The Only Way to Make a Friend

Lehman, Herbert H. 1951-11-26

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Interview Participants
And now, This I Believe. Here is Edward R. Murrow.
This I Believe. There is never any scarcity of politicians but statesmen are few and far between. New York’s former governor and present US senator Herbert H. Lehman classifies in our book in the latter category. He is never afraid to speak his mind and has something both pertinent and courageous to say on public matters or private ones such as this.
So many things affect a man’s philosophy and his life that I find it difficult to put into words my personal beliefs. I hesitate to speak of them publicly for fear of giving the appearance of preaching.
Two convictions, however, I believe, have more than any others influenced my thinking both in private and in public life.
First, commonplace as it may sound, I am convinced that what we get out of life is in direct proportion to what we put into it. Second, I must respect the opinions of others even if I disagree with them.
Throughout my long and rather busy career I have always held firmly to the belief that I owe life as much as it owes to me. If that philosophy is sound, and I believe that it is, it applies, I hope, to all of my activities—to my home, to my daily work, to my politics, and above all things to my relationships to others.
Life is not a one-way street. What I do, what I say, even what I think, inevitably has a direct effect on my relationships with others. I am certain that in the degree that my attitude towards others has given convincing proof of loyalty, sincerity, honesty, courtesy, and fairness, I have encouraged in others the same attitude towards me. Respect begets respect, suspicion begets suspicion, hate begets hate. It has been well said that “The only way to have a friend is to be one.”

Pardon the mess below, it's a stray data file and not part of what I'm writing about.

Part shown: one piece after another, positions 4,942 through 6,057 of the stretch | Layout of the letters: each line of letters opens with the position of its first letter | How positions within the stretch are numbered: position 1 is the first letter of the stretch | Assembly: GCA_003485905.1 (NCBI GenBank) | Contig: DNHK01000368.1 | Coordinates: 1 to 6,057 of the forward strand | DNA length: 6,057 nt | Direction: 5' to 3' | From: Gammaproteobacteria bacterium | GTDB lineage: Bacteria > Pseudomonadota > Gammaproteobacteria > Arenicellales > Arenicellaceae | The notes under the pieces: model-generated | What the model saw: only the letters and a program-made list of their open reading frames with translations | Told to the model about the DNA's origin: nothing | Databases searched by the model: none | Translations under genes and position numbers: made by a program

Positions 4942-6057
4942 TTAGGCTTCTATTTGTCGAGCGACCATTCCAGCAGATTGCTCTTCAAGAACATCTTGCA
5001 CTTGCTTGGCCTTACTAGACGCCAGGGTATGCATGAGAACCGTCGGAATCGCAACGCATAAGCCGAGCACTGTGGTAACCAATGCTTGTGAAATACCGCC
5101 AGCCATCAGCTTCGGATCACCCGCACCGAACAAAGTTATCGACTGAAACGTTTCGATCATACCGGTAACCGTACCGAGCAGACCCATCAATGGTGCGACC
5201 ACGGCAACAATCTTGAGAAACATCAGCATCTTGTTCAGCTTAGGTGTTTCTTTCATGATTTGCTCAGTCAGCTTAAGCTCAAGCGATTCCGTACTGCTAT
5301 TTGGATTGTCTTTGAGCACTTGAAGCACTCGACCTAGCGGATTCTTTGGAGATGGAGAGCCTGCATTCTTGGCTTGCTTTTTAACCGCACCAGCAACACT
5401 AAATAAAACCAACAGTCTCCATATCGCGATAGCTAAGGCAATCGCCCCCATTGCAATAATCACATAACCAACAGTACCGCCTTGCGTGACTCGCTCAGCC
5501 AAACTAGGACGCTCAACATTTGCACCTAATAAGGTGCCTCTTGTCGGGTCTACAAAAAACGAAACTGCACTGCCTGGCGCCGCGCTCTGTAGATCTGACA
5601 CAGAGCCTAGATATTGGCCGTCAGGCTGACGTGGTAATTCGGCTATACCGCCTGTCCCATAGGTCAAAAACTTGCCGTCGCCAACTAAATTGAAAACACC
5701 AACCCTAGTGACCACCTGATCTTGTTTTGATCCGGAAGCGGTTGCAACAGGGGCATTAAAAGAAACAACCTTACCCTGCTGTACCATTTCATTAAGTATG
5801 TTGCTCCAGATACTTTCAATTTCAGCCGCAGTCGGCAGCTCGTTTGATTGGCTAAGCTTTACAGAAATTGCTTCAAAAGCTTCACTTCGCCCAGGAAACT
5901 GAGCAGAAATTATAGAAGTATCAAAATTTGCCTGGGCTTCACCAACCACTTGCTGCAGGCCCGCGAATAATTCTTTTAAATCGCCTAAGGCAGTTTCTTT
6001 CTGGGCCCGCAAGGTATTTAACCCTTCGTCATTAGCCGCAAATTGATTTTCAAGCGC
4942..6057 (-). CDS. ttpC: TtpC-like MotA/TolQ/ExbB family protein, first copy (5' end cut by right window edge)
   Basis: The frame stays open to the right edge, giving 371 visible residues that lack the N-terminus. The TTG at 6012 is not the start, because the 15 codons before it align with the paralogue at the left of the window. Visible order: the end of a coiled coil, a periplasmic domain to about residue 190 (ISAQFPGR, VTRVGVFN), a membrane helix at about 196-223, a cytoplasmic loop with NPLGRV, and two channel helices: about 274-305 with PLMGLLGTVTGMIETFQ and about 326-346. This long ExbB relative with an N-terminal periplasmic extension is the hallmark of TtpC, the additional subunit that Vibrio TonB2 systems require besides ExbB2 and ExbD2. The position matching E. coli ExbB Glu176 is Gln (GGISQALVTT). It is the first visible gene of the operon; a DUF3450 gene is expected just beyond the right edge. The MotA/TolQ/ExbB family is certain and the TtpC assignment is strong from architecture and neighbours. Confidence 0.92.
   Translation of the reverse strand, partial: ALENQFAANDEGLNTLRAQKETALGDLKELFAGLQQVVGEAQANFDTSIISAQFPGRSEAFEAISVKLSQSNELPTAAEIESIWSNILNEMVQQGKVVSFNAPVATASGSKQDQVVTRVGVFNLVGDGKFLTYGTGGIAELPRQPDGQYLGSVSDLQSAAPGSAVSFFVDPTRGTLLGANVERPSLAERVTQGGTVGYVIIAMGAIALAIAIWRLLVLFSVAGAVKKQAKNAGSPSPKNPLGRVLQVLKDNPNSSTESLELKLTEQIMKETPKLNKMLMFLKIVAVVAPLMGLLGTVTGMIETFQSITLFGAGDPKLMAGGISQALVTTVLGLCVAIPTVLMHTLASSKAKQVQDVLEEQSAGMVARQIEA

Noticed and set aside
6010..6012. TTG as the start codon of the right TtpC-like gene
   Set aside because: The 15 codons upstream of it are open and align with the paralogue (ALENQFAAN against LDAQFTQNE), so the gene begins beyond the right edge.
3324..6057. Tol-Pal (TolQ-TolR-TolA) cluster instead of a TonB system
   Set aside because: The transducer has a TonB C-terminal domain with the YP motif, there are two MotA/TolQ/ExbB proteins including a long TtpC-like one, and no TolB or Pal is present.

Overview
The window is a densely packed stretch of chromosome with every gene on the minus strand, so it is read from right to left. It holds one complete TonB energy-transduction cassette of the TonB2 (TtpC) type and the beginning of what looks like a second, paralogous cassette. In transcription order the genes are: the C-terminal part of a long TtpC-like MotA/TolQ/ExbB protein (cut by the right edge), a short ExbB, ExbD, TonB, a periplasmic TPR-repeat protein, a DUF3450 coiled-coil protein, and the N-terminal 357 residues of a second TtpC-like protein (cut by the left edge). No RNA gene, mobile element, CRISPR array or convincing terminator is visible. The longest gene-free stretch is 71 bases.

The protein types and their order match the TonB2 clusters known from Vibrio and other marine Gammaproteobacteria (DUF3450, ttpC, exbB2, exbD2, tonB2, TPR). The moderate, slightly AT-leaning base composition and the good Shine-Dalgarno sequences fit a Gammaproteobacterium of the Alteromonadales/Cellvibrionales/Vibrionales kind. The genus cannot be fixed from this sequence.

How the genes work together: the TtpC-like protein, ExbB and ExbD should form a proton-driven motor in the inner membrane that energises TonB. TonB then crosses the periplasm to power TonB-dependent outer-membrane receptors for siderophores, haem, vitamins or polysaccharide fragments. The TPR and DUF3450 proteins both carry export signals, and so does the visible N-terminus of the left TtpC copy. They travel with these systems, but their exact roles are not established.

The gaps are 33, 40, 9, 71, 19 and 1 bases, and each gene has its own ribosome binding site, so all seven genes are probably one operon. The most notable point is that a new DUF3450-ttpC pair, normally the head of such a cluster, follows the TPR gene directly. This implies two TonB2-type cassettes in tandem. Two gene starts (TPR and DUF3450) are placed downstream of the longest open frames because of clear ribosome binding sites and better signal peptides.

None of the blessings of our great American heritage of civil liberties is self-executing. To make effective such things as brotherhood, kindliness, sympathy, human decency, the freedom of opportunity, the very preciousness of life, to make these things real requires respect and constant vigilance.
This is the core of my American Faith.
As I have said, I believe I must help to safeguard to all men free expression of their views even though I may be in disagreement with them. I must listen to and study responsible views; sometimes I will learn much from them. No individual and no nation has a monopoly of wisdom or talent. When an individual or a nation becomes self-satisfied or complacent, it is time, I believe, to be deeply concerned. He who closes his ears to the views of others shows little confidence in the integrity of his own views.
There can be no question with regard to the inherent rights of Americans to enjoy equal economic opportunity in every
field, to secure decent living conditions, adequate provision for the moral and spiritual development of their children, and to free association with their fellow men as equals under the law and equals in the sight of God. These rights can be safeguarded and advanced only where men may think and speak freely. I reject a fundamental principle of democracy if I seek to prevent a fellow citizen of different background from fully expressing his thoughts on any subject. I have tried to express a few of my own thoughts on this subject which is very close to me. I think that we will have good reason for optimism about the future of the American ideal as long as men can and will say, without fear, what they believe.
That was Senator Herbert H. Lehman of New York who sees great value in simple beliefs honestly held.
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